KIEV, March 28 (Reuters) - Ukraine will make local bonds tradable through a cross-border settlement house in the coming months to capitalise on foreign investor appetite for hryvnia-denominated debt and attract much-needed foreign currency, the finance ministry told Reuters.
Currently there are no restrictions on foreign funds or companies buying Ukrainian government bonds denominated in local currency, but the process is time-consuming due to myriad legal and bureaucratic requirements.
Nevertheless, aggressive rate hikes by the central bank has boosted interest in domestic bonds. Foreigners’ holdings have tripled to 14.7 billion hryvnias ($556 million) from 5.2 billion hryvnias since the start of 2018.
This has provided a welcome influx of foreign currency, helping to stabilise the national hryvnia currency after a period of volatility and to boost reserves ahead of hefty external debt payments.
The finance ministry plans to encourage this trend by making it easier for foreigners to trade.
“We’re analysing the bottlenecks and looking for ways to eliminate the inconveniences. One of the planned steps is to create a link between the Ukrainian depositary system and the international depository,” it said in emailed comments.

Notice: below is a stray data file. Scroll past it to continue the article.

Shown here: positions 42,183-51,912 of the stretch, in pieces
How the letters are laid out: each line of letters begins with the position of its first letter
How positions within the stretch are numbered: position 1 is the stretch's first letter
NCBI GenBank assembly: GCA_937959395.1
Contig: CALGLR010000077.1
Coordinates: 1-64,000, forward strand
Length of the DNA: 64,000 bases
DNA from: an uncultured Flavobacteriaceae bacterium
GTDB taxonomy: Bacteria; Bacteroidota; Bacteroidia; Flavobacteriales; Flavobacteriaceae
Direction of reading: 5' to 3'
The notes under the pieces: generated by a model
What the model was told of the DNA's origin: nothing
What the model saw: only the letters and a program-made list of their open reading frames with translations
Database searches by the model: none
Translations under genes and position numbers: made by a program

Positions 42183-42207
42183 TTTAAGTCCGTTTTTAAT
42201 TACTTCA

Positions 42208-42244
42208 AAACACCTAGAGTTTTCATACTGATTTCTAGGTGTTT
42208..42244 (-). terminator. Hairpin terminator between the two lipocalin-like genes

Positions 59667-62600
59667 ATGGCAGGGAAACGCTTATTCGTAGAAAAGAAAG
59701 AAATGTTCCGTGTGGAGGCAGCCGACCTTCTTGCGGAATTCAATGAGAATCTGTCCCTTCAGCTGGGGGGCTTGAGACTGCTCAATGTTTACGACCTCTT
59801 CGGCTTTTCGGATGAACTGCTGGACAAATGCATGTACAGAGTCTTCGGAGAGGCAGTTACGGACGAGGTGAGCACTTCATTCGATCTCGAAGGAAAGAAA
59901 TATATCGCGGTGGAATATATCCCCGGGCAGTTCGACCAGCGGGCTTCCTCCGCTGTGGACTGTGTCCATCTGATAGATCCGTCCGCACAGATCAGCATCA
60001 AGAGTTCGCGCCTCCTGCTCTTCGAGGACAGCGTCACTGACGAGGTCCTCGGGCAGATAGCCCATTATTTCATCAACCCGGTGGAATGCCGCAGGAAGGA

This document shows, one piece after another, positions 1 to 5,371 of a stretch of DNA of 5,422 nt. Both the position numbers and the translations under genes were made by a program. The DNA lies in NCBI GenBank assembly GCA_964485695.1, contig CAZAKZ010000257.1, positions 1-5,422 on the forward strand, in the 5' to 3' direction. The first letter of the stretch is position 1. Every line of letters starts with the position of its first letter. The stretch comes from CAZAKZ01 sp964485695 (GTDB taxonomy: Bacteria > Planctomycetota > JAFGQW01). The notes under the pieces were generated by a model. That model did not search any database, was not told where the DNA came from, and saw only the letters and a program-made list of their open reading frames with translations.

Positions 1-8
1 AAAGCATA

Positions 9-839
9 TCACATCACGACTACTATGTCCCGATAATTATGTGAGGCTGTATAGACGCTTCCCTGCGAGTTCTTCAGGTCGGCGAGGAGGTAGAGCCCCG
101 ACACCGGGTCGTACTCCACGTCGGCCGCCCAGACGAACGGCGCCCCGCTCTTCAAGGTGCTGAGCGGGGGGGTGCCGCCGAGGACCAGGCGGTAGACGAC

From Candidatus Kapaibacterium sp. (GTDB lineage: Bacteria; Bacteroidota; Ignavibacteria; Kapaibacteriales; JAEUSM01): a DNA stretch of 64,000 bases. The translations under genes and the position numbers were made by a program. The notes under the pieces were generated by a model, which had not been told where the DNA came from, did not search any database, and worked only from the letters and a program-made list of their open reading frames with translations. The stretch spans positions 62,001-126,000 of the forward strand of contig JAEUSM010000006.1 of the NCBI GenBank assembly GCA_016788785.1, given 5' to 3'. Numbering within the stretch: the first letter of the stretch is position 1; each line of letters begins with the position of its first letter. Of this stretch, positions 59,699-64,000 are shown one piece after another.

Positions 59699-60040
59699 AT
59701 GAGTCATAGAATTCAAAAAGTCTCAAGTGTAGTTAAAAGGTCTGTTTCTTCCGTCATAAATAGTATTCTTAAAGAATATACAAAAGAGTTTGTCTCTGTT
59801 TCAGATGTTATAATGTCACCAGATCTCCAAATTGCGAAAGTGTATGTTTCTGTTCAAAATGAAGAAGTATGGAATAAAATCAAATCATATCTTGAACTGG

It did not say which external clearing institution it had in mind, but last July Finance Minister Oleksandr Danylyuk said he planned to talk with Euroclear.
Similar moves have proved successful elsewhere in the region. In 2013, foreign investors quintupled their holdings of Russian treasury bonds after international settlement services opened up the local market.
In Ukraine, increased trading of this sort will further support the hryvnia because investors must sell their dollars or euros on the local market to receive the hryvnias needed to buy government bonds at weekly auctions.
“Ukrainian bonds offer investors a higher yield than in other countries with a similar level of risk. This, together with the relatively low volatility of the exchange rate, makes such investments very attractive,” the ministry said.
The bonds are likely to remain attractive as the central bank has signalled it will stick to a hawkish policy that has seen four consecutive rate hikes - the latest a percentage point increase to 17 percent in early March.
“Investors who expect to earn in a long-term prospect will buy government bonds because the coupon of 16.1 percent on two-year papers and 16.15 percent for a three-year period is very good for them,” said ICU financial analyst Taras Kotovych.
This will also boost reserves at a time when Ukraine faces foreign currency debt payments of around $7 billion in both 2018 and 2019 and is struggling to implement reforms needed to unlock further loans under its $17.5 billion International Monetary Fund programme.
Kiev wants to take advantage of the appetite for hryvnia bonds and reduce the share of foreign currency-denominated debt, which stood at nearly 69 percent of Ukraine’s total debt worth $76.8 billion as of February 28. ($1 = 26.4400 hryvnias) (Editing by Alessandra Prentice and Gareth Jones)